Findings

Results of the analysis of the interviews revealed six emergent themes that were interpreted by the researchers as: “social mission focus”, “heroic social entrepreneur”, “social impact”, “recidivism”, “the programme” and “programme attendees”. Results of the analysis reveal that all research participants reported the programme helped to re-socialise the programme attendees and increased their self-confidence and self-esteem. Participants also believed programme attendees acquired important skills and qualifications in general warehouse activities and forklift truck driving, which would greatly increase their future employability. Programme attendees indicated the “real world” working environment was important to their feelings of success on the programme.

Originality/value

This paper identifies a hybrid SEI programme based upon the “vision” of a “heroic” social entrepreneur. It also identifies the advantages of the “real” working environment in increasing the employability of socially excluded individuals whilst, at the same time, increasing their social skills.

Details

Social Enterprise Journal, vol. 10 no. 3
Type: Research Article
ISSN: 1750-8614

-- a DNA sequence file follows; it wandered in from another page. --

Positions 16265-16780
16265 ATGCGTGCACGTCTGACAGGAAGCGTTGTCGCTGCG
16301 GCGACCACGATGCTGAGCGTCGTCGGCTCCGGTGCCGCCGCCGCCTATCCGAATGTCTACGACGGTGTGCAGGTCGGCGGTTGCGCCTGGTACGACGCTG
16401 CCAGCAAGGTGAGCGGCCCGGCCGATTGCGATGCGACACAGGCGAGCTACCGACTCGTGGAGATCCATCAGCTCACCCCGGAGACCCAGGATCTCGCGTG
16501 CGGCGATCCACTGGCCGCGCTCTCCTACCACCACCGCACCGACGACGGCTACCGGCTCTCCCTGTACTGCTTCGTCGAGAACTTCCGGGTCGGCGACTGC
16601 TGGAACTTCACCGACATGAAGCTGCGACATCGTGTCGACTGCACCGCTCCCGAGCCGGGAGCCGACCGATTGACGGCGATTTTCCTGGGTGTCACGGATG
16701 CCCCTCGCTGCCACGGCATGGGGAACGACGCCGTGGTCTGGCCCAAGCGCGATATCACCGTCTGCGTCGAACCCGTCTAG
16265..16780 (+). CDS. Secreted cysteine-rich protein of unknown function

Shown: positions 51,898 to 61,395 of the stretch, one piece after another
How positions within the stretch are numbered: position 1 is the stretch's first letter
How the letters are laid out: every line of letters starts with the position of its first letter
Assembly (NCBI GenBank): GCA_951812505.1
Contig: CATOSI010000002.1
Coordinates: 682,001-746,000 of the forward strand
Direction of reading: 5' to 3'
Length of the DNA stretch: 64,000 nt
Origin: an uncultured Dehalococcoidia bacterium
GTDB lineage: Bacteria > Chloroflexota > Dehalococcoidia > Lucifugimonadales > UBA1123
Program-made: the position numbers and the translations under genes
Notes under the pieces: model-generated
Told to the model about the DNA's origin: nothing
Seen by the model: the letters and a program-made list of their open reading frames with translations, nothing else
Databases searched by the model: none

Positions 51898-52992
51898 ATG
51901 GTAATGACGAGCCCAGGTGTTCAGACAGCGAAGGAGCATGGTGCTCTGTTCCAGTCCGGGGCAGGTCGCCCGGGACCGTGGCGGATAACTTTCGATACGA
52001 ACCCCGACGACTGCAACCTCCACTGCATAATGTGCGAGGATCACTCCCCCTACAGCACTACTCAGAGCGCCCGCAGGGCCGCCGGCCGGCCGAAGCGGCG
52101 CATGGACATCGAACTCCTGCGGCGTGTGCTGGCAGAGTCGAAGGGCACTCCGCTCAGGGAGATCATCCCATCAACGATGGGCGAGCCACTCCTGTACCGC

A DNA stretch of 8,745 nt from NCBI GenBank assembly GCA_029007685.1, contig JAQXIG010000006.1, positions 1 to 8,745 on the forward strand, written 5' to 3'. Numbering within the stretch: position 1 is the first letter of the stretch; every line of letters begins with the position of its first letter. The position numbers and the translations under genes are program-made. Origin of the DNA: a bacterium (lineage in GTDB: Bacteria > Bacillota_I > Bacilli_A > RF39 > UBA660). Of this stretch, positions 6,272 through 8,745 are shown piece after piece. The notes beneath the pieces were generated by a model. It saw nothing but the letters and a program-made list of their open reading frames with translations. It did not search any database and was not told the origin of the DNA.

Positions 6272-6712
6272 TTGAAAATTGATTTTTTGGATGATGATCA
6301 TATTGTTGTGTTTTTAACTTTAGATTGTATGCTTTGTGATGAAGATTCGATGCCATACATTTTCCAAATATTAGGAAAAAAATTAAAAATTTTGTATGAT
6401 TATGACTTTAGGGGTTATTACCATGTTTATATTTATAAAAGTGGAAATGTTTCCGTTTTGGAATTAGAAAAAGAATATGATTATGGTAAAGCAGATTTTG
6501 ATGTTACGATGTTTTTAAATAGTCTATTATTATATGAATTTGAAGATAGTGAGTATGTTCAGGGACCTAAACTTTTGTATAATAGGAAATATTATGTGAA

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Book part

Esther Ngan-ling Chow and Yuchun Zou

Purpose – Integrating a gender perspective with a world-system theory, we examine how the recent global economic crisis in China has differential impact on female and male…

Abstract

Purpose – Integrating a gender perspective with a world-system theory, we examine how the recent global economic crisis in China has differential impact on female and male migrant workers. We analyzes how this gendered impact is compounded by intersectionality that results in multiple inequalities shaping their work, identity, power relationship, agency, and family lives.

Method – Our analyses were primarily drawn from 14 surveys of major provinces with higher migration rates, and were supplemented by personal narratives and interviews of migrant workers.

Findings – The political-economic analysis of the world-system demonstrates how the intricate linkages among declines in trade, finance, and production led to the economic crisis in China, with more detrimental effects on women migrant workers than their male counterparts. The intersectionality of gender, class, age/generation, and regional differences has played out in the state-regulated process of migration, configuring and reconfiguring the organization of capital, labor, and production and determining unequal gender relations, class dynamics, citizenship, employment, and family life. Conditioned by complex inequalities, some affected migrant workers, far from being victimized, have demonstrated agency, resilience, and a spirit of resistance.

Research and practical implications – More disaggregated data by gender are needed to understand the full range of differential crisis effects on diverse women and men workers.

Originality/value of the study – This study suggests the importance of considering gender-sensitive policies and a gender mainstreaming approach to addressing gender inequality and improving migrant workers’ lives for their empowerment.